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A BRAIN Initiative first: new tool can switch behavior ‘on’ and ‘off’
Using a new ‘chemogenetic’ technique invented at UNC, scientists turn neurons ‘on’ and ‘off’ to demonstrate how brain circuits control behavior in mice. This unique tool – the first to result from the NIH BRAIN Initiative – will help scientists understand how to modulate neurons to more effectively treat diseases.
Located in News
Amy Charney
Amy Charney had already registered to run the 2015 Boston Marathon when she was told she had breast cancer. But not even that diagnosis and active treatment would keep her from crossing the finish line in her hometown of Boston.
Located in Patient Stories / Patient Stories Gallery / Breast Cancer
Assessment is first to measure breast and cervical cancer landscape in Zambia
The assessment, co-published by UNC Lineberger member and professor of gynecologic oncology Groesbeck Parham, MD, not only identifies the roadblocks to treatment, but also provides a path to overcoming them.
Located in News
Carey to co-chair national breast cancer clinical trials group
UNC Lineberger member Lisa A. Carey, MD, has been appointed co-chair of the Alliance for Clinical Trials in Oncology Breast Committee. The national organization is responsible for developing new trials, ensuring each project’s scientific excellence, operational efficiency and productivity, and promoting collaboration with other NCI-funded clinical trials groups.
Located in News
Early menarche may be important in development of aggressive breast cancer in African-American women
A multicenter research team known as the African American Breast Cancer Epidemiology and Risk Consortium (AMBER), which includes UNC Lineberger's Andrew Olshan, PhD has uncovered differences in ER-positive & ER-negative breast cancer pathways. The team examined whether relationships between age at menarche and breast cancer are the same for tumors that are ER-positive or ER-negative, particularly among African-American women. ER-negative breast cancer is generally more aggressive and known to be associated with a poorer prognosis than ER-positive disease.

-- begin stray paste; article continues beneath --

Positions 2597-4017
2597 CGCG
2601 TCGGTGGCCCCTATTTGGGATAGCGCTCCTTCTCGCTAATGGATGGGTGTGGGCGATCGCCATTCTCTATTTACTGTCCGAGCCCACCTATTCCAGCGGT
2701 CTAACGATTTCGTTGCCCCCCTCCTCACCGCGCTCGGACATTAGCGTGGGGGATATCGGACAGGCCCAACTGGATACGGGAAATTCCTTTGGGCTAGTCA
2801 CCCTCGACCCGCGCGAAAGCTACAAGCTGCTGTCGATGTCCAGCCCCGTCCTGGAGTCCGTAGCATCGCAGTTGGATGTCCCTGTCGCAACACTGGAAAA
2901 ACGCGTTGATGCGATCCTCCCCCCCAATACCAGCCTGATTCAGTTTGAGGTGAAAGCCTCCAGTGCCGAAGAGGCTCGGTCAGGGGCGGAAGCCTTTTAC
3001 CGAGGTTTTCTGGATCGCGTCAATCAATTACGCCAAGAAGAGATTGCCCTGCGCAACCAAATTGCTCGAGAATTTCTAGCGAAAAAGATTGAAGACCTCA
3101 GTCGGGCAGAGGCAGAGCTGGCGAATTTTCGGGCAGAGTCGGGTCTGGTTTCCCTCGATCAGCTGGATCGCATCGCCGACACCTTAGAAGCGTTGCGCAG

Located in News
Eligible for breast conserving therapy, many still choose mastectomy
New treatment strategies have given more triple-negative breast cancer patients the choice of breast-conserving surgery. But research led by Brigham and Women's Hospital, in collaboration with UNC Lineberger member David Ollila, MD, has shown that even when given the choice, more than 30 percent of patients still chose to have a complete breast removal via mastectomy.
Located in News
Ellen Martin: Battling Breast Cancer with Resilience and Research
A busy mom of two, Ellen Martin battled breast cancer with two powerful weapons – resilience and research. Following an aggressive breast cancer diagnosis, Ellen is now in remission thanks to a treatment plan driven by the latest findings in breast cancer research.
Located in News
Genomic analysis paves way for personalized treatment of invasive lobular carcinoma
UNC Lineberger Comprehensive Cancer Center researchers helped lead an effort by The Cancer Genome Atlas Network of researchers to map the genetic drivers of invasive lobular carcinoma, the second most commonly diagnosed invasive form of breast cancer. They found that this cancer type may be at least three different diseases that differ in their microenvironmental features and outcomes.
Located in News
Melissa Troester, PhD – Team Science at its Best
UNC Lineberger member Melissa Troester, PhD, values a team approach in her work and her personal life. As co-leader of the cancer center’s Cancer Epidemiology Program, Troester’s work is an important part of UNC Lineberger’s interdisciplinary research on the causes of breast cancer and the translational research on strategies of prevention, treatment and cure.
Located in News
Menopausal status may be more important than age in breast cancer screening frequency, study finds
A study published in JAMA Oncology found that pre-menopausal women who were diagnosed with breast cancer following a biennial screening mammogram were likely to have more advanced tumors than woman screened annually. UNC Lineberger researcher Louise Henderson was a co-author on the study, which was co-led by researchers at the University of California-Davis School of Medicine and the Dana-Farber Cancer Institute.
Located in Newsletters / / Honors and Awards / 2015